by Matt Sullivan
On October 1 regulations took effect in the United States shifting accountability for credit card fraud to the party using the least secure technology. And with EMV-enabled cards—also known as chip or smart cards – becoming the standard for many banks and card issuers, it’s important that merchants are EMV-ready to avoid potential losses.Here’s what you need to know:
EMV Basics and Background.
EMV—which stands for Europay, MasterCard and Visa—is a global payment standard that provides a consistent cardholder experience worldwide. The majority of developed countries in the world have employed EMV for many years, with the U.S. being the last to make the transition.
How does it work?
EMV-enabled cards contain a computer chip that is activated and read when inserted in the card reader or tapped for contactless acceptance. The chip generates a unique security code for each transaction, making it more diﬃcult— and more expensive—for cybercriminals to duplicate cards.
How is it more secure?
The chip and terminal create dynamic information that is sent to the card issuer. This information allows the issuer to validate that the card is genuine, decreasing counterfeit fraud.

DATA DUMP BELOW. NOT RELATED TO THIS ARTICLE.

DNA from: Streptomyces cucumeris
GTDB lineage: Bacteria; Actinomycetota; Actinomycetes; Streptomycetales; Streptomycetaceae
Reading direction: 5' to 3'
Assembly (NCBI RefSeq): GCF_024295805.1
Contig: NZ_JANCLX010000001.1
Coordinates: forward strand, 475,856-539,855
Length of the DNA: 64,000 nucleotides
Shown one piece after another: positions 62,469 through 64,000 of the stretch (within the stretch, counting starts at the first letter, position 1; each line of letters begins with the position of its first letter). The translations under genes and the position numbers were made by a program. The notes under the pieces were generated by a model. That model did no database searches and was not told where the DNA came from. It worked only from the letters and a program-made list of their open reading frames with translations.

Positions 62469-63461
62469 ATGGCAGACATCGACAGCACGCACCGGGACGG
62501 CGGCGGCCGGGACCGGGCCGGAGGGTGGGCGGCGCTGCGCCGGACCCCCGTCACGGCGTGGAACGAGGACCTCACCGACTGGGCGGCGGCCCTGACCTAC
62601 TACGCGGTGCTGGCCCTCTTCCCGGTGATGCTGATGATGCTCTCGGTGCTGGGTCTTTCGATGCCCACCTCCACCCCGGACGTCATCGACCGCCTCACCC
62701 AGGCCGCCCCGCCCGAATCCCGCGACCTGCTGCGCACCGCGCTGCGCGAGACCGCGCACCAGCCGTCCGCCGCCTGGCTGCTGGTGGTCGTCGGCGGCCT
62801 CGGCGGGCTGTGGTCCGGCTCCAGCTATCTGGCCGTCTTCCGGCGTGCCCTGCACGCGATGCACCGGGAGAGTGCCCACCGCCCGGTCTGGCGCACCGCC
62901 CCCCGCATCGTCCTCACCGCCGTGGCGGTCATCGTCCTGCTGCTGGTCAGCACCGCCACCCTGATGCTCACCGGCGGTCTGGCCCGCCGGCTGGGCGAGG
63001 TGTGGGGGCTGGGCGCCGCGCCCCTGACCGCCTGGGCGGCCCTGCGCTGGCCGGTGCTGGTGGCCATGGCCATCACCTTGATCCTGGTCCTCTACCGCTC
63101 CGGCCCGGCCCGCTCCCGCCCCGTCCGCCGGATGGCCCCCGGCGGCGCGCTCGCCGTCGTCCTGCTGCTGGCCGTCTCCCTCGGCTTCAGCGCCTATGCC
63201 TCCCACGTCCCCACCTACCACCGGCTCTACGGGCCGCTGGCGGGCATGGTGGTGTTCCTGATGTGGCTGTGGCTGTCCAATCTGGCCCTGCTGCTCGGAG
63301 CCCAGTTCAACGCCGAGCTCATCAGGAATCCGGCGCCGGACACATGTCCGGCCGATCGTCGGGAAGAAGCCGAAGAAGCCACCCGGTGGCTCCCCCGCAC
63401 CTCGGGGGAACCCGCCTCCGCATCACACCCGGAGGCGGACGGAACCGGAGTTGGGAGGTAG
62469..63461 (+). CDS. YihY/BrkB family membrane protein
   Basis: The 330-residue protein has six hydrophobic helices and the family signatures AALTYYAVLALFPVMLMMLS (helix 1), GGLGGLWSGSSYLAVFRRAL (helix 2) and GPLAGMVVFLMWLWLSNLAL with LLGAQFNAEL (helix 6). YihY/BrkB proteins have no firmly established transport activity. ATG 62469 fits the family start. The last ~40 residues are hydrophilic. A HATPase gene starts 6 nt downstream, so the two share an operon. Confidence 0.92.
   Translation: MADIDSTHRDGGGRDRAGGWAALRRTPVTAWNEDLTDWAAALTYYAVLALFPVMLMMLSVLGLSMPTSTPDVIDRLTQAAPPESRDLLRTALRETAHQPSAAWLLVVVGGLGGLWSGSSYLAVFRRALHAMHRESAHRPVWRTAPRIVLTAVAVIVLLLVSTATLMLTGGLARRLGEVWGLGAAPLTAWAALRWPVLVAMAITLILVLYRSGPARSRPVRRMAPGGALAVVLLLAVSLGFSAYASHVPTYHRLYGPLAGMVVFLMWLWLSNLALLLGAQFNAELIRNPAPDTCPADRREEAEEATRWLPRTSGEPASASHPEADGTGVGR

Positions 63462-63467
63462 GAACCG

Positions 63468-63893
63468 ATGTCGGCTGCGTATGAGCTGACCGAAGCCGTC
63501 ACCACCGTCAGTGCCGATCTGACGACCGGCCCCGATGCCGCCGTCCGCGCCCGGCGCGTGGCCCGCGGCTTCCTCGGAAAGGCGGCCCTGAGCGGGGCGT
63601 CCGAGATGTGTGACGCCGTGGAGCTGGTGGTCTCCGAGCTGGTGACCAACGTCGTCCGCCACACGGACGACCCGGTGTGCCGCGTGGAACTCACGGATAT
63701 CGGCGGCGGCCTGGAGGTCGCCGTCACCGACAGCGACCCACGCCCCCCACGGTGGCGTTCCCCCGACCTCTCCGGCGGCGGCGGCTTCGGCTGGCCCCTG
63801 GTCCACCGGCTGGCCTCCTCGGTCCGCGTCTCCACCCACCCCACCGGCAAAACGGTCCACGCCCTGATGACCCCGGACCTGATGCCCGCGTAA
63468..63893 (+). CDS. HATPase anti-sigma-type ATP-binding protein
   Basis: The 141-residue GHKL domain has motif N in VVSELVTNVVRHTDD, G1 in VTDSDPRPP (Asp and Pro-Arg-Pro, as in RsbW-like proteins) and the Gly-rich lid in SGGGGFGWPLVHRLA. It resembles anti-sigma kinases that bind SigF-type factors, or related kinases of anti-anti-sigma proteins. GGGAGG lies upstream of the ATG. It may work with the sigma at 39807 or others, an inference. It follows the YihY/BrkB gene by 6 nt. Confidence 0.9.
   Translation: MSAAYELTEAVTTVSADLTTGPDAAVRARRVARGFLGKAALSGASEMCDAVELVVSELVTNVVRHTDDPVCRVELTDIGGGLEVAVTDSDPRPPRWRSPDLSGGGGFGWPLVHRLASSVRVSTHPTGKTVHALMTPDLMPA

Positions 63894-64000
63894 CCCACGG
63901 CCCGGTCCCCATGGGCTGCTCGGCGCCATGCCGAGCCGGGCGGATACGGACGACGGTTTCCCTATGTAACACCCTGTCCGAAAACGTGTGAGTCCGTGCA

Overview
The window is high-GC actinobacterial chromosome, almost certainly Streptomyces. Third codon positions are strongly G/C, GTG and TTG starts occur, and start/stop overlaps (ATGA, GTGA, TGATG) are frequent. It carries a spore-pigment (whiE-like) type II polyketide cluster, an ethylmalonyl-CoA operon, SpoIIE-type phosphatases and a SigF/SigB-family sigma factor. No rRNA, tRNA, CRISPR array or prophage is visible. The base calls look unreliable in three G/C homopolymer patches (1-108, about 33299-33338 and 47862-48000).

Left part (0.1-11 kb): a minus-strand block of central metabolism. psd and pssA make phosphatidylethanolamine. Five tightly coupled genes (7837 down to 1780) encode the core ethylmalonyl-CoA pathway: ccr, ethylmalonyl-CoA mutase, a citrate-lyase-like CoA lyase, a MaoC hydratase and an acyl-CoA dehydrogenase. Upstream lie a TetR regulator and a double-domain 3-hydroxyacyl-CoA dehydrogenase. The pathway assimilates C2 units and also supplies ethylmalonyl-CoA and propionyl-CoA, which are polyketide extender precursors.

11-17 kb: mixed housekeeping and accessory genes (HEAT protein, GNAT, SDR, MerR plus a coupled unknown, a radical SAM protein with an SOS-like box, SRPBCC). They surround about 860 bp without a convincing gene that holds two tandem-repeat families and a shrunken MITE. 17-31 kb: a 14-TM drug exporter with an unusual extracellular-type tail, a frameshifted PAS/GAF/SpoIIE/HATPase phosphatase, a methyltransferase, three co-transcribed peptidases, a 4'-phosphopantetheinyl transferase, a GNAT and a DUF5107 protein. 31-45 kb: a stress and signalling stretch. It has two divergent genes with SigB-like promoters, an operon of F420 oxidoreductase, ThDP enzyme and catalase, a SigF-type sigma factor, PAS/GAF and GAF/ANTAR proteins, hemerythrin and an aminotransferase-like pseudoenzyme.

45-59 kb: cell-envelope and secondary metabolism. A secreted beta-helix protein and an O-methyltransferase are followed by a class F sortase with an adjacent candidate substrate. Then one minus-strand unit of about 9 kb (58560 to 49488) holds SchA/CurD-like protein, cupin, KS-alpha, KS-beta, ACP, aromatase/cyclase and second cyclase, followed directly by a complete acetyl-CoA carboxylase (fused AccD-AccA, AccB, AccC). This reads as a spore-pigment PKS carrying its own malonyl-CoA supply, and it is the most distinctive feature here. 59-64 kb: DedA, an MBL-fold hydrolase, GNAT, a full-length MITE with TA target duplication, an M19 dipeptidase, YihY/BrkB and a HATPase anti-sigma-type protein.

What does this mean for my practice?
The best way to make sure your business is not targeted by fraudulent activity is by first assessing your current terminal and determining if it is compatible with EMV technology or if an upgrade is necessary.
Is EMV acceptance a law that I have to comply with by October 1?
While EMV is not a law or mandated by the card brands, it is a good idea to consider avoiding costly counterfeit, lost and stolen card chargebacks and potential loss of business due to consumer payment preferences.
Should I spend the money on upgrading if it’s not mandatory?
With a liability shift approaching, responsibility for those potential fraudulent charges falls to the party using the least secure card acceptance technology. If an EMV-ready terminal is not installed, this means that the liability could shift to you and your business. By swiping a card through a non-EMV-compatible terminal, you could be facing losses due to chargebacks associated with the fraudulent charge.
Matt Sullivan is a relationship manager with Heartland Payment Systems. For more information, visit heartlandpaymentsystems.com.